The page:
||[Aug. 3rd, 2002|11:53 am]
The Veritable TechNinja
|||||arts & crafty||]|
|||||Beefcake - Spontaneous Human Combustion 3||]|
Well, I finished the resistor pack. T from my office finally gave the drilled heatsink back at about 10:30 yesterday morning. The "sparkies" that T took the HSF to claimed that there was no reason to use two heatsinks, never mind the fact that I had already bought two. I immediately ran to my car to get out the working board to fit it to. No go, apparently their measurements were off, or the board layout had changed within the last 2 months. I told him about it, he agreed to modify it with me. Long story short, I got it back from him at the very last second. I tore ass to Lansing to pick up P from work (now an hour late), still with no AC. Then, last night, I finally fit the board. So I set up a working space, and got to it. Mixed up the Arctic Alumina in a juice bottle cap, just the right size and eminantly disposable. Surprise, the reaction is immediate and very exothermic. I hurried to slather the board, used the last of the congealing epoxy to make a shock shield for the resistors on the other side, and left it to cure. Surprisingly, that was a quick process. I spliced the fan wires in to the output to the blower motor, taped them up, and I was done. Well, I promised pics, so
Well, it's pretty obvious that the rush to apply the epoxy before it melted the cap or hardened kind of messed up my concentration. The pencil marks on the HSF are to align the resistors in the well once there was epoxy obscuring it.
This will explain how I did the splice. Just snipped off the RPM wire, stripped the power and ground on the fan, and wrapped the wire around the blower motor leads. Ooh! That reminds me, how I stripped the big-ass wires to the blower motor.
The single coolest tool I've ever used. G's wire stripper. It's got the standard two-half-circle blades on one side, and a griper that clamps the wire in place. Then...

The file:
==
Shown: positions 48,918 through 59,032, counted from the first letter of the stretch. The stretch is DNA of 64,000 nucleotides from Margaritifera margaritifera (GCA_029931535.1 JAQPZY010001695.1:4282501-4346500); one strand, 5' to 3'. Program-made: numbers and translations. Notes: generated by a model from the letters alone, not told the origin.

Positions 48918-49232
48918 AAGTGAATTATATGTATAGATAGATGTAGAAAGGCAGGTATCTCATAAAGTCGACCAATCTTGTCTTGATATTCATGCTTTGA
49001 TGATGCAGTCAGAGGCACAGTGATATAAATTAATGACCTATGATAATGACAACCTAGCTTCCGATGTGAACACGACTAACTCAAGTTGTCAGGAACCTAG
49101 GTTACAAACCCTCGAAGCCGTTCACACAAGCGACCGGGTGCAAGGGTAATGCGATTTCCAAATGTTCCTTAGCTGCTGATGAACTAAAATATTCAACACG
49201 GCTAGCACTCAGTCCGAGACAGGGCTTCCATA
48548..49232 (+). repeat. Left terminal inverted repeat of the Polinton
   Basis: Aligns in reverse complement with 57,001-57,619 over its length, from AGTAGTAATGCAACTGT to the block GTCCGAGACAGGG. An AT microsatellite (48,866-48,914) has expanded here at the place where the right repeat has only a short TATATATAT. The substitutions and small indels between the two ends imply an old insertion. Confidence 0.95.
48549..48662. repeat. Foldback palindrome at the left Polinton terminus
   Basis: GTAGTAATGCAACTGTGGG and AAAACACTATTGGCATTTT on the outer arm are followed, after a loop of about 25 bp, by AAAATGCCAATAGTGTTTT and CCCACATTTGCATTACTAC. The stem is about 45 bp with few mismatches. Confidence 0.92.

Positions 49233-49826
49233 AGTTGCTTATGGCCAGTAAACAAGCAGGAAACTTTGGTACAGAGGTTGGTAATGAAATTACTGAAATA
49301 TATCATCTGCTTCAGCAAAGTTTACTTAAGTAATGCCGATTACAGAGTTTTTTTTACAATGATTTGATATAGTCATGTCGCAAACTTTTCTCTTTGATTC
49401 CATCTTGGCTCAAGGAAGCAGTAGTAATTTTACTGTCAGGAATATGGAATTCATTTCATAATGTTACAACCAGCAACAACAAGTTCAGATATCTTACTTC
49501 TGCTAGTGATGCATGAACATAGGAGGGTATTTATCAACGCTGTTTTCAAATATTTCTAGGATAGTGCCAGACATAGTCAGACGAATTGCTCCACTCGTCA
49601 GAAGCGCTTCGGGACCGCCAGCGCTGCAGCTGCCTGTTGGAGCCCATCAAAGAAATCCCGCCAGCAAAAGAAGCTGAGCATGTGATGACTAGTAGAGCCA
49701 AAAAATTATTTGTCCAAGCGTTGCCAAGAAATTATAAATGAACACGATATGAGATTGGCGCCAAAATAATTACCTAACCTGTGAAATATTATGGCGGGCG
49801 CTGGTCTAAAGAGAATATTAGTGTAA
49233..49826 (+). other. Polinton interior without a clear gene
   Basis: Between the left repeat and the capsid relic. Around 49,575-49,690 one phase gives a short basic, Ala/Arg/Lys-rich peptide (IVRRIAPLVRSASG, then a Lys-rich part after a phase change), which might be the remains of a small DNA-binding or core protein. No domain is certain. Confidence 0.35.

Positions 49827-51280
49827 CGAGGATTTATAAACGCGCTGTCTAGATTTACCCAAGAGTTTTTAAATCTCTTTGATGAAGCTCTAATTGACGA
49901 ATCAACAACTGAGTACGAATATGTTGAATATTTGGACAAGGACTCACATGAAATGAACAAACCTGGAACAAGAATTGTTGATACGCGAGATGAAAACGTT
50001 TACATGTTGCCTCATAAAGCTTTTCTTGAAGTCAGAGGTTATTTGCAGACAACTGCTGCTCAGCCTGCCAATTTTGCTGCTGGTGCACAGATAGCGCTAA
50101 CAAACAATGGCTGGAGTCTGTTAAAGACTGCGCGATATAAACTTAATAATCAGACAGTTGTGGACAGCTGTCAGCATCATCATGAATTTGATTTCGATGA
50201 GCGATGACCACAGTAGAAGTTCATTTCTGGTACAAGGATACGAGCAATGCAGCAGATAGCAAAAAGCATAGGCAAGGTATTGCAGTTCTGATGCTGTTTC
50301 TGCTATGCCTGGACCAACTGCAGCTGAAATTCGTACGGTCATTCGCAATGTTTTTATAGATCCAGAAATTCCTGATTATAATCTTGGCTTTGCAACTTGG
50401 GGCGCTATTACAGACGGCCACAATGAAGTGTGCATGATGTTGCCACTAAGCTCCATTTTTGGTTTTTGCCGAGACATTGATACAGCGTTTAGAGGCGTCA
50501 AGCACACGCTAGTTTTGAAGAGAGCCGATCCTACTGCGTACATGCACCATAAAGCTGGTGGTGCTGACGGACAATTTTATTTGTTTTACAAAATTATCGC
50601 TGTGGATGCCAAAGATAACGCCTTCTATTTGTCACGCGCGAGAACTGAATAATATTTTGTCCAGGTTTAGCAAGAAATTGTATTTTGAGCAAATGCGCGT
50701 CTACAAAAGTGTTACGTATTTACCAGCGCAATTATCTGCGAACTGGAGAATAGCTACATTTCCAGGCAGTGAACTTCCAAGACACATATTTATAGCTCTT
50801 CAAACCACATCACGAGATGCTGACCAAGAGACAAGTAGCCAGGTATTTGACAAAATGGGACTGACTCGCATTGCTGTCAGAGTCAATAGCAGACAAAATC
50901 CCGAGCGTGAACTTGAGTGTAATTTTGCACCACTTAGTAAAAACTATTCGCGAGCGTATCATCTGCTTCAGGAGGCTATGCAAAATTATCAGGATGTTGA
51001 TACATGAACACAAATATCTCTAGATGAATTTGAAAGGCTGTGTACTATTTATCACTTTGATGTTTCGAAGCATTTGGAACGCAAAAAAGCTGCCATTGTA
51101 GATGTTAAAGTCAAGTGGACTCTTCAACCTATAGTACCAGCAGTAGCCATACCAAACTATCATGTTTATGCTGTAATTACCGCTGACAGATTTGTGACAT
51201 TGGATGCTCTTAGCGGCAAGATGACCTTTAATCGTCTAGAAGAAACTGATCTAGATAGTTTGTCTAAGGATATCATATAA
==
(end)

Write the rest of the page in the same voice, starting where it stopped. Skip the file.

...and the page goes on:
You continue squeezing the handle. The half-circles move along the wire as it's held in place by the other end of the tool. It cuts the jacket, then slides it along the wire, sort of bunching it up. This way, you're provided with the minimum amount of exposed wire to splice in to, and all you have to do to tidy up your work is slide the jacket back up the wire. Help, I'm becoming an electrical engineer.
UPDATE: It works. Really, really well. I had my AC running on various speeds for about 30 minutes, the board was only slightly above ambient on the bare side. I'll have to solder the fan wire splices, but that's less than 10 minutes work, and free. Haven't mounted it to the floorpan yet, but I'm not even sure if I need to. I'm going to leave the slit in the blower shroud (where the board used to be) as is, to provide a small vent to keep pressure down. It's likely that increased load on the blower power (and thereby the board as it's in-line before the motor), caused by wear and blockage of the intake, caused it to blow the boards. Yeah, it slightly hinders flow from the vents, but the chilled air is still entering the cabin from the slit.